Get access
Clinical & Experimental Allergy

Inhaled house dust mite induces pulmonary T helper 2 cytokine production

Authors


Correspondence:
Professor Clare M. Lloyd, Leukocyte Biology Section, National Heart and Lung Institute, Imperial College, London SW7 2AZ, UK.
E-mail: c.lloyd@imperial.ac.uk

Summary

Background Inhaled house dust mite (HDM) results in T-helper (TH) 2 type pathology in unsensitized mice, in conjunction with airway hyperreactivity and airway remodelling. However, the pulmonary cytokine and chemokine profile has not been reported.

Methods We have performed a time course analysis of the characteristic molecular mediators and cellular influx in the bronchoalveolar lavage (BAL) and lung in order to define the pulmonary inflammatory response to inhaled HDM extract. Mice were exposed five times a week to soluble HDM extract for 3 weeks. Lung function was measured in groups of mice at intervals following the final HDM challenge. Recruitment of inflammatory cells and inflammatory mediator production was then assessed in BAL and lungs of individual mice.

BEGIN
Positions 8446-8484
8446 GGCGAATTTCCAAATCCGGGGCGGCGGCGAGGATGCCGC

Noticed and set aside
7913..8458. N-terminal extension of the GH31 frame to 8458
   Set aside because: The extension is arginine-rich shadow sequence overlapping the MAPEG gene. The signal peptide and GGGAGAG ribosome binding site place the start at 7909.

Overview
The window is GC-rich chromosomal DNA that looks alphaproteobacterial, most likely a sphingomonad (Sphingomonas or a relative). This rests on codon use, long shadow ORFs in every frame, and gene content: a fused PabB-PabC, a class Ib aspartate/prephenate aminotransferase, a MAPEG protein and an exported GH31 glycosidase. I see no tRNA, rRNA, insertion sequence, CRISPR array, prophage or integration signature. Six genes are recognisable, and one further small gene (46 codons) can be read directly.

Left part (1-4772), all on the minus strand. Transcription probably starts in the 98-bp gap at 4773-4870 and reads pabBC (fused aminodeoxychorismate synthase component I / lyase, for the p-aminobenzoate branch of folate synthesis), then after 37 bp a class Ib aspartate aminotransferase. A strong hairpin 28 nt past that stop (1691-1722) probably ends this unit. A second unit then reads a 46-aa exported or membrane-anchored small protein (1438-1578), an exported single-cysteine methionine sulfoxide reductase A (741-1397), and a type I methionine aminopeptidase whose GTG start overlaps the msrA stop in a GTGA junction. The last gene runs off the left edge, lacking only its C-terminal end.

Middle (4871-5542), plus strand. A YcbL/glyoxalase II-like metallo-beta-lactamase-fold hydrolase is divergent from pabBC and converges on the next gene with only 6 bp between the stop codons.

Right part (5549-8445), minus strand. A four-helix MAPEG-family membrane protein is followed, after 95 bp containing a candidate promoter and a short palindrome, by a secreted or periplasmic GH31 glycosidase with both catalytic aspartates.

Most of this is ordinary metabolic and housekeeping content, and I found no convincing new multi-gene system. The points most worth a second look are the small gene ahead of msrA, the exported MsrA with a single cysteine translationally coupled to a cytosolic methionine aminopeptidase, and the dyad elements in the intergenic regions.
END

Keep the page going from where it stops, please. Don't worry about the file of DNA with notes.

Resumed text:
Results We found that Th2 cytokines were significantly increased in BAL and lung after HDM challenge from as early as 2 h post-final challenge. The levels of cytokines and chemokines correlated with the influx of eosinophils and Th2 cells to the different compartments of the lung. However, the production of key cytokines such as IL-4, IL-5 and IL-13 preceded the increase in airways resistance.

Conclusion Inhaled HDM challenge induces a classical Th2 inflammatory mediator profile in the BAL and lung. These data are important for studies determining the efficacy of novel treatment strategies for allergic airways disease.

Get access to the full text of this article

Ancillary